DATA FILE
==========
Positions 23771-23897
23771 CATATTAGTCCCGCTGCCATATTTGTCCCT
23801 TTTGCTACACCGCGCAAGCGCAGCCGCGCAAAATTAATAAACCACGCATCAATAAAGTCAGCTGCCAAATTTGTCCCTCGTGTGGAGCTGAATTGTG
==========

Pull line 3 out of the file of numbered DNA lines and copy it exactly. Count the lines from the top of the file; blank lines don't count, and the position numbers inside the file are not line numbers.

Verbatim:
23801 TTTGCTACACCGCGCAAGCGCAGCCGCGCAAAATTAATAAACCACGCATCAATAAAGTCAGCTGCCAAATTTGTCCCTCGTGTGGAGCTGAATTGTG